If you’ve read my previous post, you already know about the birth of the idea for DAX Optimizer and the very first steps we took, like registering the daxoptimizer.com domain. But there’s a lot more to the story. Today, I’d like to delve deeper into the research phase, the blood, sweat, and code that went into turning this idea into reality.
One of the primary challenges that needed tackling was the development of two crucial technological components: a DAX parser and an agent to extract statistical information.
I had already developed a basic parser for DAX Formatter, but we had a tough decision on whether to enhance this existing component or start anew. That analysis required more time. However, for the statistical information extraction, we had no existing tool, and this became my first research priority.
The creation of VertiPaq Analyzer
I recall the first time I rolled up my sleeves to create the first version of VertiPaq Analyzer. It happened during one of my countless travels, and today it’s a critical part of our infrastructure. VertiPaq Analyzer extracts statistical information from a Tabular model: the first release was implemented as a Power Pivot model in Excel.
Fast-forward a few years, and the upgraded VertiPaq Analyzer v2 saw me release a series of open-source .NET libraries to support the VPAX format, which is now a de-facto standard to collect and transfer statistical information about a Tabular model deployed to Power BI or Analysis Services. These libraries are now utilized by multiple tools, including DAX Studio, Tabular Editor, and Bravo for Power BI.
Waiting on Microsoft, Tabular Editor steps up
There was a phase when we were optimistic that Microsoft might release a DAX parser, which could serve as the backbone of our tool. Sadly, that didn’t materialize. During this time, I came across Daniel Otykier, the genius behind the first version of Tabular Editor. Our shared need for a parser led to a multitude of discussions until Daniel committed to a multi-year journey of creating a full DAX parser capable of truly “understanding” DAX beyond just validating syntax.
With the goal of creating a sustainable economic model for the development, this project led to the creation of Tabular Editor 3, arguably the best and most productive DAX development environment for Power BI and Analysis Services Tabular.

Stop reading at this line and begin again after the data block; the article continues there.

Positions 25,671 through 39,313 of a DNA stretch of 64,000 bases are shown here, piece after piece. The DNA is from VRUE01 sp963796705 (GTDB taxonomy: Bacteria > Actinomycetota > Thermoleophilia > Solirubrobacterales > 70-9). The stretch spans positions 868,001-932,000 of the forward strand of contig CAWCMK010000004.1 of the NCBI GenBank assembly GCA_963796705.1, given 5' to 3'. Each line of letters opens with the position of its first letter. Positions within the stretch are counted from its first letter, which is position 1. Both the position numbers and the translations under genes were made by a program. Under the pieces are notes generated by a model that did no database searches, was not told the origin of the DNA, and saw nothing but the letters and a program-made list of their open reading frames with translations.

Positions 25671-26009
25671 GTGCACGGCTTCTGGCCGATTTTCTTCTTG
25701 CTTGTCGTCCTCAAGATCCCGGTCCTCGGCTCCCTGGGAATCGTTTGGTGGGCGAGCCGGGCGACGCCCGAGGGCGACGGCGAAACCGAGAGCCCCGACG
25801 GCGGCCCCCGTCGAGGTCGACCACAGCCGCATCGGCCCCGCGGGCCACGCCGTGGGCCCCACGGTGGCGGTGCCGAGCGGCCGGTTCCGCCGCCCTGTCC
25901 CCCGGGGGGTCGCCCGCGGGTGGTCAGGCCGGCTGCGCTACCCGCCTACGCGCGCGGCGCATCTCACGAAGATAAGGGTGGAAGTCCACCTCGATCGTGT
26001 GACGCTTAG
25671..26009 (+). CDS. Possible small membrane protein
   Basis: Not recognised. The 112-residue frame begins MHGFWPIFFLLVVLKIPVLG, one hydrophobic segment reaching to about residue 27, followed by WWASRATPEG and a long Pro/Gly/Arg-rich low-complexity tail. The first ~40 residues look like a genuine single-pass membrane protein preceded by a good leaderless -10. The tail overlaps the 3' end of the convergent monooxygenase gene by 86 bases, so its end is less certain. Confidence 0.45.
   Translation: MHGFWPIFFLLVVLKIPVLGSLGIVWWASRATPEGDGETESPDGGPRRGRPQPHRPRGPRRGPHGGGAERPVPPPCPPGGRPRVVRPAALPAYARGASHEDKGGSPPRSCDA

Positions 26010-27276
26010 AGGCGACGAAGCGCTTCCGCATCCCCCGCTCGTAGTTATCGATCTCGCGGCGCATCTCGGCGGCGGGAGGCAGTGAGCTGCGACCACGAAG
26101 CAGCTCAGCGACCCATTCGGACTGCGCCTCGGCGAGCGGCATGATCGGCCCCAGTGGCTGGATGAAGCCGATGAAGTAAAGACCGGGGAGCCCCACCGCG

The birth of the DAX Optimizer core engine
The DAX parser in Tabular Editor enriched its features and became the solid foundation for the core engine of DAX Optimizer. This engine diligently analyzes the structure and dependencies of all DAX measures within a model.
Daniel and I went through numerous iterations, analyzing all DAX functions and creating an estimated cost for every code part. We operated without a strict deadline, working purely on research and development until we could convincingly show that the static analysis of the code could identify the main bottlenecks in both simple and complex models without running any report.
Eventually, we reached a point where we convinced ourselves that the system worked. Though it was still limited in handling all functions and use cases, we knew we were onto something big. The next logical step was to devise a business plan, secure development funding, and assemble the team to define the user interface and implement the entire infrastructure we have today.
As a final takeaway, I’d like to share a critical lesson from this journey. Quality research takes time and shouldn’t be rushed by strict deadlines. We had to make crucial decisions regarding refactoring the code or changing our approach in core parts of the engine – decisions that would not have been sustainable in a more advanced stage of development. But the freedom of exploration and the luxury of time led us to where we are today: DAX Optimizer started its beta test with real users and is no longer a laboratory experiment.
Our story continues, and we look forward to sharing more in our upcoming posts. Stay tuned for more!